Why ExxonMobil’s Proxy Contest Loss is a Wakeup Call for all Boards

Rusty O’Kelley is a co-leader and Andrew Droste is a Board Specialist at the of the Russell Reynolds Associates Board & CEO Advisory Partners for the Americas. This post is based on their Russell Reynolds memorandum. Related research from the Program on Corporate Governance includes The Long-Term Effects of Hedge Fund Activism by Lucian Bebchuk, Alon Brav, and Wei Jiang (discussed on the Forum here); Dancing with Activists by Lucian Bebchuk, Alon Brav, Wei Jiang, and Thomas Keusch (discussed on the Forum here); and Who Bleeds When the Wolves Bite? A Flesh-and-Blood Perspective on Hedge Fund Activism and Our Strange Corporate Governance System by Leo E. Strine, Jr. (discussed on the Forum here).

Over the past five years, the largest institutional investors have been increasingly vocal and specific about their expectations of boards and directors regarding board composition and ESG. Despite this, they have rarely acted on those concerns when it comes to director voting. However, the ExxonMobil proxy fight may be a sign things have changed. Twenty twenty-one will go down as the year that large institutional investors aligned their voting with market communications and voted out three sitting board members at ExxonMobil. The world’s largest shareholders have now demonstrated that they are willing to act and that they expect executives to take action on ESG and climate change. Importantly, this is a lesson that board composition matters and director skills need to align with a company’s strategy.

At the end of May, the US proxy season reached its apex and the long-awaited contest between ExxonMobil and Engine No. 1 came to a vote. Engine No. 1, an activist hedge fund with just .02% ownership in the company, argued throughout the contest that there were shortcomings in oil and gas experience on ExxonMobil’s board, slow strategic transitioning to a low carbon economy, and historic underperformance and overleverage relative to peers. The fund proffered four board director candidates to ExxonMobil investors, three of whom were ultimately elected to the 12-member board—and as a result, three sitting board members were ousted.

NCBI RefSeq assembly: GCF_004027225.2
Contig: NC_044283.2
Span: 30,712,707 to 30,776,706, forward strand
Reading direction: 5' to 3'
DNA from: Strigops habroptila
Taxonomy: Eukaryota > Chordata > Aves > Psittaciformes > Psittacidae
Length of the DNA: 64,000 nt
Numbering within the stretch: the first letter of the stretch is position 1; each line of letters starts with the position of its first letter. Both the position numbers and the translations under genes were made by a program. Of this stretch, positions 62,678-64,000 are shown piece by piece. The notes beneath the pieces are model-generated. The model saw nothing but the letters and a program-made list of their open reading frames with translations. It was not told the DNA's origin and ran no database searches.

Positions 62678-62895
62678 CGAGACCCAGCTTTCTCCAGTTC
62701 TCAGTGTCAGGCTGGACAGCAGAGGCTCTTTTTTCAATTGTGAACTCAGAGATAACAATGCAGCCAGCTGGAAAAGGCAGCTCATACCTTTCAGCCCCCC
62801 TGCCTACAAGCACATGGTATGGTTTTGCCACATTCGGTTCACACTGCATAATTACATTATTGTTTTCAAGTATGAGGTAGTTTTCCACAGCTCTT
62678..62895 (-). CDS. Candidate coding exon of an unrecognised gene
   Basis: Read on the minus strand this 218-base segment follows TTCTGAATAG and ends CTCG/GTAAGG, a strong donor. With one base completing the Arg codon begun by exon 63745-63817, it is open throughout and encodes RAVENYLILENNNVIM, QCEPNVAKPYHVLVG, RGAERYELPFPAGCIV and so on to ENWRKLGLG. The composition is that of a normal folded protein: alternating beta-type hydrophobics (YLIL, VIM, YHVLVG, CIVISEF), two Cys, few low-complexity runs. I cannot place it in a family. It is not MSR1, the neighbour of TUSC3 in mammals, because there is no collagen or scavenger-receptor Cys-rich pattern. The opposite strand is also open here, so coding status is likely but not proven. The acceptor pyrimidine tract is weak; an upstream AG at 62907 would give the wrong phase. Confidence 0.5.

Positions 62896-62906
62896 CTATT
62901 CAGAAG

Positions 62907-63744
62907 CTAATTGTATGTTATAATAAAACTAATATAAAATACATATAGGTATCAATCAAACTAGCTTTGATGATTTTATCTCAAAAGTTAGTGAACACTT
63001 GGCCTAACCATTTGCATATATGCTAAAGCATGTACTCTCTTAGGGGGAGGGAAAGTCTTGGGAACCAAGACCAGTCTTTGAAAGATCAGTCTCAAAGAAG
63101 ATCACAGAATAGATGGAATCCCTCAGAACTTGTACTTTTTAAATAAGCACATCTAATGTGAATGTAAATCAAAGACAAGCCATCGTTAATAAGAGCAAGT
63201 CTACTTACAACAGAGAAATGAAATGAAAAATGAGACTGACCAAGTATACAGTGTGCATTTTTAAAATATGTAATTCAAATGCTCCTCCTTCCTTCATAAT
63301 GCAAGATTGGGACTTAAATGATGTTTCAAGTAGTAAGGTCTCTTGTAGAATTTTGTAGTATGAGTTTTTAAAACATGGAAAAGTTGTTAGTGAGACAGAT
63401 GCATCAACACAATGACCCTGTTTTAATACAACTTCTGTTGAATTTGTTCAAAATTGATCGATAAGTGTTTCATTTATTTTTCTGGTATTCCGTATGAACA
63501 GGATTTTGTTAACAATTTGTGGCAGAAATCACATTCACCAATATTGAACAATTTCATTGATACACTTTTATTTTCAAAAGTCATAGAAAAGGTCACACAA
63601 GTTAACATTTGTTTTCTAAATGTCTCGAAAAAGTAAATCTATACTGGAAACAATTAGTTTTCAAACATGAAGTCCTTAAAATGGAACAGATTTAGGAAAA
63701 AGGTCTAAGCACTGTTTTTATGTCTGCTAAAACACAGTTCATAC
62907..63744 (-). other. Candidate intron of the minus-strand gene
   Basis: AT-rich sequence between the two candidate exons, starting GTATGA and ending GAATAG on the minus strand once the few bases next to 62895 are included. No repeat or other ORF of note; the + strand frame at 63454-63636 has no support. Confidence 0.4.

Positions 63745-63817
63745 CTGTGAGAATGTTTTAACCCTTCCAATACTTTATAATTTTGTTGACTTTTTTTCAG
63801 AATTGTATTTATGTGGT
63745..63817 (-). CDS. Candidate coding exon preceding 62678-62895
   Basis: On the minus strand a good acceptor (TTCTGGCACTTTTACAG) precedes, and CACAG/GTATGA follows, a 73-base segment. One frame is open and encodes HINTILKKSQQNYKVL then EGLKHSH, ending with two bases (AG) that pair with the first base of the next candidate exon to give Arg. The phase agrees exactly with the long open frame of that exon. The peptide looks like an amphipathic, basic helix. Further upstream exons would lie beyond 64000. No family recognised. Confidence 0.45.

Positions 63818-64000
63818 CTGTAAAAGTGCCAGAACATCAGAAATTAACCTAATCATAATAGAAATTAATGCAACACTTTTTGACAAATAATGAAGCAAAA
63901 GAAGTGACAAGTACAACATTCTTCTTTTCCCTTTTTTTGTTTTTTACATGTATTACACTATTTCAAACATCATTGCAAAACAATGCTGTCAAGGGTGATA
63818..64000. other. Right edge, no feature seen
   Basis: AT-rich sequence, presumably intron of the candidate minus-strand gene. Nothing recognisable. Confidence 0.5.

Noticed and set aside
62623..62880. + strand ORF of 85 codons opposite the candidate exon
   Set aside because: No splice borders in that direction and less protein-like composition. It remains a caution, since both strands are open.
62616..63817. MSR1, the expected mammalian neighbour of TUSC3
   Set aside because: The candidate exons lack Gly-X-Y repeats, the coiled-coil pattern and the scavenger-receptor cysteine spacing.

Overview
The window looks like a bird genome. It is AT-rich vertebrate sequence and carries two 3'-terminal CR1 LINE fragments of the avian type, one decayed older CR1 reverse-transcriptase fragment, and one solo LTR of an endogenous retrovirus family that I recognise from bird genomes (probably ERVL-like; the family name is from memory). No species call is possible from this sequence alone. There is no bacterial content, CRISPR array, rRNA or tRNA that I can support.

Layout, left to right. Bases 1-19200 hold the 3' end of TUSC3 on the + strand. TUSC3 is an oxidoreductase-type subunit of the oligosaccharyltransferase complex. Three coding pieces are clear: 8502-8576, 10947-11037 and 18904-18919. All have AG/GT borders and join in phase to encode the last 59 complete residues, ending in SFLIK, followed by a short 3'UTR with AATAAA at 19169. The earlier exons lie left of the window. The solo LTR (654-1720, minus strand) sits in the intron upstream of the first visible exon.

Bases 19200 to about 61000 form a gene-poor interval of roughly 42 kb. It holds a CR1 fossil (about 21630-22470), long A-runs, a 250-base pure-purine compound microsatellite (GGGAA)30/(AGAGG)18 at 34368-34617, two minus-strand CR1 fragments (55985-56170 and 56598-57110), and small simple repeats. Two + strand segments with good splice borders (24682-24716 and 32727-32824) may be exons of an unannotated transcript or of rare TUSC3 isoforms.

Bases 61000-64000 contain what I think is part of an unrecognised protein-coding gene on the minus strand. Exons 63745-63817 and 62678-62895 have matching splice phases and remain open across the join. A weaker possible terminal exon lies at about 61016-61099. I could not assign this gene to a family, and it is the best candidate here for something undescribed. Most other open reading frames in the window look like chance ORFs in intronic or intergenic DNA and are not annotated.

While this specific vote surprised many people, the increasing focus on ESG should not.

As we do at the close of each year, Russell Reynolds Associates interviewed over 40 global institutional and activist investors, pension fund managers, proxy advisors and other corporate governance professionals in late 2020 to identify the governance trends most relevant to boards. Atop our 2021 list was Climate Change Risk, and not far below it Return of Activism. In each of the prior three years, ESG topics consistently made their way onto the list. However, this was the first year climate took the top spot. Many savvy governance observers were paying close attention to how Exxon’s top three investors—Vanguard, BlackRock, and State Street, in that order—voted. The Big Three, which own roughly twenty percent of the S&P 500’s outstanding shares, had made significant climate commitments over the past several years. The key question for many was whether these commitments would translate into votes. In the end, BlackRock supported three dissident candidates and Vanguard and State Street each supported two.

The ExxonMobil contest was the result of the Climate Change Risk and Return of Activism trends intersecting and more than a decade of underperformance against their peers. We expect these trends to continue, and advise boards to consider the following key learnings and recommendations: